1 October 2019
What happens when your local Central Bank declares war on Unemployment?
The Reserve Bank of Australia has shifted its focus from supporting an improving labour market, presumably one with gradually falling unemployment rates, to targeting a labour market at full employment. In official ‘Central Bank language’ there is nothing subtle here.
Full employment is thought to be about 1% lower than current rates. Why is the RBA targeting full employment? Because only then do they forecast wages to rise faster than inflation, boosting consumption and importantly, core inflation back towards their 2-3% target zone.
Now the RBA has called in reinforcements – literally begging Governments to accelerate infrastructure spend – but so far those calls are falling on deaf ears. The promise of a Surplus is taking priority. There are really only three levers the authorities can pull to influence macroeconomic activity.
Monetary policy (interest rates); Fiscal policy (Government tax and spend); and the exchange rate. The RBA sets short interest rates directly, and indirectly influences long term rates, and are doing all they can to get them down and keep them there. Low rates usually promote a lower Australian dollar – this has been happening, helping our traded goods sector.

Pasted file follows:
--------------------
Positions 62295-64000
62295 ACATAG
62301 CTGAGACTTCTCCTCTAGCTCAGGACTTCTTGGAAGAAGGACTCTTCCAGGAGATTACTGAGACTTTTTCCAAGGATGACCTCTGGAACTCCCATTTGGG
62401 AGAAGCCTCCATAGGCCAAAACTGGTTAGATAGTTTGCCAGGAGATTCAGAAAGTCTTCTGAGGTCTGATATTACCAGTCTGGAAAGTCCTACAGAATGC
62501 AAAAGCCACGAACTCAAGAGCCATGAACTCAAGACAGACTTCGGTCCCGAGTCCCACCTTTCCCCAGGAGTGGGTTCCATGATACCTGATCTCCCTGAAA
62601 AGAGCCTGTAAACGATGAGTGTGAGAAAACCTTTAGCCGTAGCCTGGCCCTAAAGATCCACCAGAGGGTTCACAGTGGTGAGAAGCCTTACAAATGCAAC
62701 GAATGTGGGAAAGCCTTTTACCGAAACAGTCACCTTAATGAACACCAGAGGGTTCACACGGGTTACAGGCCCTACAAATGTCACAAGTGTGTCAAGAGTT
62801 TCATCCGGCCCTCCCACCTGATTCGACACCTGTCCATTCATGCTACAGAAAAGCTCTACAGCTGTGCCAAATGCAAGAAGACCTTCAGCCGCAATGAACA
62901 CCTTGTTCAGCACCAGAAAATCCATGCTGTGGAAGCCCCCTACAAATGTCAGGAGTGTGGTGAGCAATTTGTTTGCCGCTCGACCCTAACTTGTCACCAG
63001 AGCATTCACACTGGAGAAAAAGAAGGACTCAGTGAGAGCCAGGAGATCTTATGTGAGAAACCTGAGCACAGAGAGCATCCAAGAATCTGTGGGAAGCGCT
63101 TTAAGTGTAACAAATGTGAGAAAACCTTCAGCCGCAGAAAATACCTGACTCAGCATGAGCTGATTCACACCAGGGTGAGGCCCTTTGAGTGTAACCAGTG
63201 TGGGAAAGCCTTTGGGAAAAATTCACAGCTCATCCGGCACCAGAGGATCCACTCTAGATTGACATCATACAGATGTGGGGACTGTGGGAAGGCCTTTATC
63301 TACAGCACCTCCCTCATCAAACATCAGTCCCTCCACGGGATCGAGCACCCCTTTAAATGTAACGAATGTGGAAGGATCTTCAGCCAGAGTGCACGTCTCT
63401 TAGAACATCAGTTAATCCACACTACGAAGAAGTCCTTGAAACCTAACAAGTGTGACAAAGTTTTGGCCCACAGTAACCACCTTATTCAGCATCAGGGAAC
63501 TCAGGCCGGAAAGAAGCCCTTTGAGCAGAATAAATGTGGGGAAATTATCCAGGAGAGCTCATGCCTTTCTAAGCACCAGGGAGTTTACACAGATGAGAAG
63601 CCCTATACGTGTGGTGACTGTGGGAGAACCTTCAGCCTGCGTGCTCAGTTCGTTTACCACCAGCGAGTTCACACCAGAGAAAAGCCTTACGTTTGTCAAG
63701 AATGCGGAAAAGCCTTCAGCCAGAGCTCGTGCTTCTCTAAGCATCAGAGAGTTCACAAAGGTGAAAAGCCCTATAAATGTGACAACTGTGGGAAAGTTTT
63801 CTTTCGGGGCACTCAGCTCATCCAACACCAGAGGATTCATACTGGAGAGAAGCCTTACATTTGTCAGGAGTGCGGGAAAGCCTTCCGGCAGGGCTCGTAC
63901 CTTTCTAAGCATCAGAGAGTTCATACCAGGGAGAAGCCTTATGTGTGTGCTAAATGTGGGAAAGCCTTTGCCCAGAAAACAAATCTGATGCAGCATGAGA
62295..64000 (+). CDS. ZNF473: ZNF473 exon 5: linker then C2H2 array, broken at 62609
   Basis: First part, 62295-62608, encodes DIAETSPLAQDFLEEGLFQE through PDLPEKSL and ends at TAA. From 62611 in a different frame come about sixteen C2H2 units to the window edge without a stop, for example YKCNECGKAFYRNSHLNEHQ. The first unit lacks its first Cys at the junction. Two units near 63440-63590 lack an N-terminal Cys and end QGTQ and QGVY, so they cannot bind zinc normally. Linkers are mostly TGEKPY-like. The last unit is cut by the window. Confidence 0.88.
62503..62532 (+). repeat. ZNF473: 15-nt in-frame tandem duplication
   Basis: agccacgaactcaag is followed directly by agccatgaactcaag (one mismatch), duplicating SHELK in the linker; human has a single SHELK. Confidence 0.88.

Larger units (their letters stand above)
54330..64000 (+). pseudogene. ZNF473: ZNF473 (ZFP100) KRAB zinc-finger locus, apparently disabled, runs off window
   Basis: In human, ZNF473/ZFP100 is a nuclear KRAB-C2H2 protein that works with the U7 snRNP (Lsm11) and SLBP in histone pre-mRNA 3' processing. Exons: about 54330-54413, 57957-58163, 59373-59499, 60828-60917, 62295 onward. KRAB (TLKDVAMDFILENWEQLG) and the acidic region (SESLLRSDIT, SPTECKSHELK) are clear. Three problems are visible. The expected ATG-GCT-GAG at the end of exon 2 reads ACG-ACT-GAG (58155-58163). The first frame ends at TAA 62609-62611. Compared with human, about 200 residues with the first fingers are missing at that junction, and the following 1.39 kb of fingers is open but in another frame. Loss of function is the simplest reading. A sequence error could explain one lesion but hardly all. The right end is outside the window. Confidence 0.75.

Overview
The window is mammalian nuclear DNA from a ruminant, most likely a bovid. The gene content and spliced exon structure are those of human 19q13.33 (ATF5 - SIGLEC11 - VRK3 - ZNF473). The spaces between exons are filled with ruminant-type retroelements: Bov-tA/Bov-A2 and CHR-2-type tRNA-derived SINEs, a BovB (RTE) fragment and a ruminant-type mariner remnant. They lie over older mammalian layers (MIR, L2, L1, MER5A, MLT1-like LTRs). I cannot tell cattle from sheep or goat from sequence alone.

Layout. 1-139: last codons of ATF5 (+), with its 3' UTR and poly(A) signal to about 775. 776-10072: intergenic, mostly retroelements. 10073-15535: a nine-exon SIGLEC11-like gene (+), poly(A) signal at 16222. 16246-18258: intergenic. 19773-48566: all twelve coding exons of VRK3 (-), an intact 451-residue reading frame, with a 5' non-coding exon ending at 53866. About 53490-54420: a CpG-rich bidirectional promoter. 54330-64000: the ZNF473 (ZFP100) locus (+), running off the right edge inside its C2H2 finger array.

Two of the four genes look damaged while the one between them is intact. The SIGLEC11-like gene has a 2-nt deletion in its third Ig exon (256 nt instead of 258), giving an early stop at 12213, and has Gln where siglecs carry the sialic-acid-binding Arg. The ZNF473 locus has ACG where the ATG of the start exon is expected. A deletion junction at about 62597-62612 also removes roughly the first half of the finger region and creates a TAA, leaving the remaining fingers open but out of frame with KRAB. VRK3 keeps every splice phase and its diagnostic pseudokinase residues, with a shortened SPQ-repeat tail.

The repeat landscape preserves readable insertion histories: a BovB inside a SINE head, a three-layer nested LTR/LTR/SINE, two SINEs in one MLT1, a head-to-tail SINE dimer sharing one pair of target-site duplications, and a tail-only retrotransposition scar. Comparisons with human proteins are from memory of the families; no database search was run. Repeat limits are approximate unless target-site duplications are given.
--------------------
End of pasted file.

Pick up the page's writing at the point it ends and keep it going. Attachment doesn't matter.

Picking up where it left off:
There is no sign of significant Fiscal ease. At current employment growth rates, it will take well over a year to reach full employment. That means rates are low, staying low and potentially going lower. Remember, at around 1.2/1.5% for a term deposit at the bank your savings are just about keeping pace with inflation. Investors will continue to look for better returns.
Those returns may be available in volatile financial assets like shares, corporate hybrids, property trusts or their foreign equivalents. However, by most historical standards these assets are expensive and exposed to an increasingly risky global economic environment – Trade Wars, Middle Eastern conflicts, Hong Kong protests, China slowdown and debt bubble, and US isolationism.
Couple this picture of diminishing policy support for growth with a slowing China and the outlook for growth in Australia at a high enough rate to get to full employment is challenged. In that environment investors will begin to focus more on real, rather than expensive financial assets. Some have controversially suggested that low rates have led to stretched valuations in traditional assets. Things investors can see, touch, feel, and even smell are, by comparison, reassuringly tangible.
Real property will rise in value, although at 2.5% or so yield in Sydney and Melbourne versus a 5% or so Investor borrowing cost, it may struggle.